Email: tbutler(at)msu.edu

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Biography:

Tamara Butler is Assistant Professor in the Department of English and the African American and African Studies Program at Michigan State University. Her research and teaching interests focus on critical literacies, youth activism and humanizing research methodologies. Before joining the faculty at Michigan State, Dr. Butler was a fellow in the 2012-2014 cohort of the Cultivating New Voices Scholars of Color fellowship program of the National Council for Teachers of English, and a 2012-2013 Bell Fellow for the Bell National Resource Center on the African American Male.

Her current project focuses on the role(s) of storytelling and narrative in marginalized communities' fight for spatial justice, with specific attention to the stories of women of color. In her work, she explores how women of color's testimonies, narratives, and other self-authored texts bring attention to issues of injustice and the interstices of oppression. She suggests that these revelatory resistance narratives can catalyze critical conversations, healing and transformation within classrooms and communities.

Kristine Byron
College: Arts and Letters
Department: Romance and Classical Studies
Affiliation: Core
Program: GDG
Email: byronk(at)msu.edu

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Biography: Kristine Byron is Associate Professor of Spanish in the Department of Romance and Classical Studies at Michigan State University. She teaches interdisciplinary courses in literature, culture, and women's studies. She received her PhD in Comparative Literary and Cultural Studies from the University of Connecticut in 2001. She is the author of Women, Revolution, and Autobiographical Writing in the Twentieth Century: Writing History, Writing the Self (2007) and several articles on Cuban history, Latin American literature, and Irish literature.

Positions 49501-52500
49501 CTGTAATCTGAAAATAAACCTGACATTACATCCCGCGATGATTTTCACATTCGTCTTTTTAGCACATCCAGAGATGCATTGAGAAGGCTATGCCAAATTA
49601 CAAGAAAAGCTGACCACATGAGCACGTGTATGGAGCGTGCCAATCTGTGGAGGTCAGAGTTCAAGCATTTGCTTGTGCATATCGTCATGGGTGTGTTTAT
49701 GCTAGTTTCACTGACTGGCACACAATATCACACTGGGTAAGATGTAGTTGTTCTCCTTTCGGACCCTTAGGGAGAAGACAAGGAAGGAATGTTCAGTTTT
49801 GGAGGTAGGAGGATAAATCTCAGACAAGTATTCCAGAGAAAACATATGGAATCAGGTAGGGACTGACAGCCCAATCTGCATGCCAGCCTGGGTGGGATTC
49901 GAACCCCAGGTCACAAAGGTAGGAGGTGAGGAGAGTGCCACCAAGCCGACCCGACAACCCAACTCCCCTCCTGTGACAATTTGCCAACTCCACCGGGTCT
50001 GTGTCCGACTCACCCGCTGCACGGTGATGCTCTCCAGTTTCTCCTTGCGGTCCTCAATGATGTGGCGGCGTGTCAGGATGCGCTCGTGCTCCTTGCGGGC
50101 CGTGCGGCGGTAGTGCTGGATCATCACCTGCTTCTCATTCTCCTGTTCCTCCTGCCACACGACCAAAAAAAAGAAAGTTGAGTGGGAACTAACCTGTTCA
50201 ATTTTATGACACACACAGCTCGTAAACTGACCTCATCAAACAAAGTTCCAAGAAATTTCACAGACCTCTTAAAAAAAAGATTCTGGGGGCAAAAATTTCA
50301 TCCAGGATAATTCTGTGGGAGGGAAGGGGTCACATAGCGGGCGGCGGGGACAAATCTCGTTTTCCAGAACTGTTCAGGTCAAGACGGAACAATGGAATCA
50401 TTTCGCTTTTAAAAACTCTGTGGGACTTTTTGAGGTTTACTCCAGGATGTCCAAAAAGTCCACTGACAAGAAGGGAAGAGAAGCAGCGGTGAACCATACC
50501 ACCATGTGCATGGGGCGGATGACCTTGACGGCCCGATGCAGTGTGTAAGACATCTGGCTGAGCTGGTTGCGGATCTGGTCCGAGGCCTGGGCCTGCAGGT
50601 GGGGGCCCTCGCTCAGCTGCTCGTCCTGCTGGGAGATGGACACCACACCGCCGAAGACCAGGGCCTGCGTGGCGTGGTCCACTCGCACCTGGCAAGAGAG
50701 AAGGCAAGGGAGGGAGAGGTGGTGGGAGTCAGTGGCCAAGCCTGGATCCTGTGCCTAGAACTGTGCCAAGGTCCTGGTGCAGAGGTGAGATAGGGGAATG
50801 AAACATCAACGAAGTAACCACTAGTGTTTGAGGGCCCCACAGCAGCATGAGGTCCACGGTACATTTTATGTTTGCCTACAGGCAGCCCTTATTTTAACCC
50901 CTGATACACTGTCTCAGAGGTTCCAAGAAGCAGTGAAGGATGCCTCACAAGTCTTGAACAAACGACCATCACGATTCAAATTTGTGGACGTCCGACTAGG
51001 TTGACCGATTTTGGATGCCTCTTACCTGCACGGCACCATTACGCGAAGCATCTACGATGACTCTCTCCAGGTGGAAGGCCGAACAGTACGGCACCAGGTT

What do our Faculty Affiliations Mean?

Core Faculty have a strong continuing professional focus on issues of women and gender in domestic, international, or global contexts, as demonstrated through research and teaching or other achievements. The Core Faculty supports the activities of GenCen and assists in developing and implementing its programs and activities, and are also eligible to serve on the GenCen Advisory Committee.

Consulting Faculty, while having a professional interest in issues of women and gender in domestic, international, or global contexts and activities of the GenCen, usually do not have these interests as the main focus of their research. 

GDG (Gender, Development and Globalization) Faculty will also be either Core or Consulting Faculty and have specific expertise and interest in gender and international development.

GJEC (Gender, Justice and Environmental Change) Faculty may also be either Core or Consulting Faculty, though that is not a requirement. GJEC Faculty are dedicated to teaching and scholarship related to intersections of gender, environmental change, and social and environmental justice; examining these issues from both local and global perspectives.